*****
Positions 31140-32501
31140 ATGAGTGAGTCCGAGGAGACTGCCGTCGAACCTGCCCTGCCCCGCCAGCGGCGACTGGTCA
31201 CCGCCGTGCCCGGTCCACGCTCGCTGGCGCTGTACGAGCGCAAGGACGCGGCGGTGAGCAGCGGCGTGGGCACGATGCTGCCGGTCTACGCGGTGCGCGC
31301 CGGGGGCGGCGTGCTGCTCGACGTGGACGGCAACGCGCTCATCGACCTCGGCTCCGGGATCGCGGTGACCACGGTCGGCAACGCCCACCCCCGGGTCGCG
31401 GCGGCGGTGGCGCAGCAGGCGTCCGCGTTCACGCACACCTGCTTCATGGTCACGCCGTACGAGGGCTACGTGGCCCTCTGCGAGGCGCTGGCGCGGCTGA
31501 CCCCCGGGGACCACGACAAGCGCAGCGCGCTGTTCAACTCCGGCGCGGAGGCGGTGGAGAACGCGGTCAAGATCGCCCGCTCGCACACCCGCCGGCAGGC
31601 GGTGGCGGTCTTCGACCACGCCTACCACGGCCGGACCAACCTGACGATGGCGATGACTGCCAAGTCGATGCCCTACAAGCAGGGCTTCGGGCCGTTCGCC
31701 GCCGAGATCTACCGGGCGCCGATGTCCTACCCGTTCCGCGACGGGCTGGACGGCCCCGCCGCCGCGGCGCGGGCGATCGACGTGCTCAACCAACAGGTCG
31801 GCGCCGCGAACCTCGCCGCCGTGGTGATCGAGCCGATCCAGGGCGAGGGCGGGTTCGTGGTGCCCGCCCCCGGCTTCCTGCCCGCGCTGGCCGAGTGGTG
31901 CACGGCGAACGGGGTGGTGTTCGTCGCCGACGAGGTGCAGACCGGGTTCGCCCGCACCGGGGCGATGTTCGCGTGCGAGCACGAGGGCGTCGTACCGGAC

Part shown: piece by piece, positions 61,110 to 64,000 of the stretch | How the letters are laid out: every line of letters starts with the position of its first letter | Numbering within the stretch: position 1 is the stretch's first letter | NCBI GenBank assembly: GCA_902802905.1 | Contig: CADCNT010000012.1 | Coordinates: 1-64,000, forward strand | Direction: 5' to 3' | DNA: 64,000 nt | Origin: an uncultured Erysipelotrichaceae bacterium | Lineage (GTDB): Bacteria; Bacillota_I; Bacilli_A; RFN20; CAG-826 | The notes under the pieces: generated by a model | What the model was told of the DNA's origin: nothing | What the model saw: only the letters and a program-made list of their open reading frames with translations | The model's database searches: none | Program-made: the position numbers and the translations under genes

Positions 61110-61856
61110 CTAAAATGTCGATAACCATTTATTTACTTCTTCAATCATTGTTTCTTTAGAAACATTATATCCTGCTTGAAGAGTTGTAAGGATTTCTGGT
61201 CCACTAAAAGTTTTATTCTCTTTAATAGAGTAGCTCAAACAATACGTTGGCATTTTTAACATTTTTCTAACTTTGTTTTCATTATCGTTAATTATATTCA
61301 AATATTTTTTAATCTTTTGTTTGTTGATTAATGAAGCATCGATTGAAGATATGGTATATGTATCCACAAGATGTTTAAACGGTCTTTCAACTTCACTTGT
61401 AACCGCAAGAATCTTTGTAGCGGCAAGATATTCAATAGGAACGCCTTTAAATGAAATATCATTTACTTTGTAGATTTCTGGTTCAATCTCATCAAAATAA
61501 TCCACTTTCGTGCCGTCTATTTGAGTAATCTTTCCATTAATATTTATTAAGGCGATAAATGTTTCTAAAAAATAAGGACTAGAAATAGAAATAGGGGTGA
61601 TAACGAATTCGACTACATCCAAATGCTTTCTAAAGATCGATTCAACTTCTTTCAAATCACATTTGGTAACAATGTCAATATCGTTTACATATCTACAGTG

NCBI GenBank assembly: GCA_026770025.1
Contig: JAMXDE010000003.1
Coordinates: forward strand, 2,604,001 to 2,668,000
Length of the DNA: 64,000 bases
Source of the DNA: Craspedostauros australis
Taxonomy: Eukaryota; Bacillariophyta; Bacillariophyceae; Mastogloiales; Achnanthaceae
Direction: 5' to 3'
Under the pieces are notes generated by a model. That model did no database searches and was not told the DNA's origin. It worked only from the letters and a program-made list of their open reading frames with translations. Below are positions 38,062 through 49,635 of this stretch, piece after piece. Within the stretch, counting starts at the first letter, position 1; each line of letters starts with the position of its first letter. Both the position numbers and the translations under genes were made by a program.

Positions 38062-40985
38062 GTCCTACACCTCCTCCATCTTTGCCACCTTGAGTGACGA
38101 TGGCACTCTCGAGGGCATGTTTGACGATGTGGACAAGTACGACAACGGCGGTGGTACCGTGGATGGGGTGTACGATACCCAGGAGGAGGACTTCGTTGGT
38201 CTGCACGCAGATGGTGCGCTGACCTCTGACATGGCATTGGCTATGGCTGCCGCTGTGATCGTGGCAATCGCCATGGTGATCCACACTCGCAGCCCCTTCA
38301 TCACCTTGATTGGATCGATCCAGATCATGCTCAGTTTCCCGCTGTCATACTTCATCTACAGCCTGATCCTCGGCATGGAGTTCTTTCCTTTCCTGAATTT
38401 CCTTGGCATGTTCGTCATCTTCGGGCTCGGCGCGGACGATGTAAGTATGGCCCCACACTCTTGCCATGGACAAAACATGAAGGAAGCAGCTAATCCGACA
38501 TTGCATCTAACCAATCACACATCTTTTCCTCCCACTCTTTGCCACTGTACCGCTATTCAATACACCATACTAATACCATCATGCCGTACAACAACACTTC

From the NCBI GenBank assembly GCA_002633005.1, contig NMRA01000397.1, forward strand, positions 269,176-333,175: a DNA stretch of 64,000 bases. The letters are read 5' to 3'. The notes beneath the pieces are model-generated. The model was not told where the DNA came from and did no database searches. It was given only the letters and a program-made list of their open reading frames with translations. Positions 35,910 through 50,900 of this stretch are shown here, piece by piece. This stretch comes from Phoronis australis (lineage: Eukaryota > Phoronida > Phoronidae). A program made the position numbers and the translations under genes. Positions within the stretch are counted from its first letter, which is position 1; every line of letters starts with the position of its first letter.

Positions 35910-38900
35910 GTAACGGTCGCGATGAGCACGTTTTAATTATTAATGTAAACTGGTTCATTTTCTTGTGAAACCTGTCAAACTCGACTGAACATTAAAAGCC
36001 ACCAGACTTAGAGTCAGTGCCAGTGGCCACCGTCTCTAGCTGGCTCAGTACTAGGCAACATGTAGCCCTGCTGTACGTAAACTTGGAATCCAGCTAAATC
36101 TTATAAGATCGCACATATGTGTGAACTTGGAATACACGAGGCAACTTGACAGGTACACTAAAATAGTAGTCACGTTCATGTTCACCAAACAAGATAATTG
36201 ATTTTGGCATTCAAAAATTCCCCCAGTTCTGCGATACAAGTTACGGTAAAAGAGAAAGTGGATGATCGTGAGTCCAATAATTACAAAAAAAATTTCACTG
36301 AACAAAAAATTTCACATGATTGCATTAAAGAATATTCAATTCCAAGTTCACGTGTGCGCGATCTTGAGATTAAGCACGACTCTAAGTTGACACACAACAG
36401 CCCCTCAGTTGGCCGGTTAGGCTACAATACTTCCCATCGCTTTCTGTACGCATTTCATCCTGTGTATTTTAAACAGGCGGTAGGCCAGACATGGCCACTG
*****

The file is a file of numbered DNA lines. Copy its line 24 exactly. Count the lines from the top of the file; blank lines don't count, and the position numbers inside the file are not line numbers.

Taxonomy: Eukaryota; Bacillariophyta; Bacillariophyceae; Mastogloiales; Achnanthaceae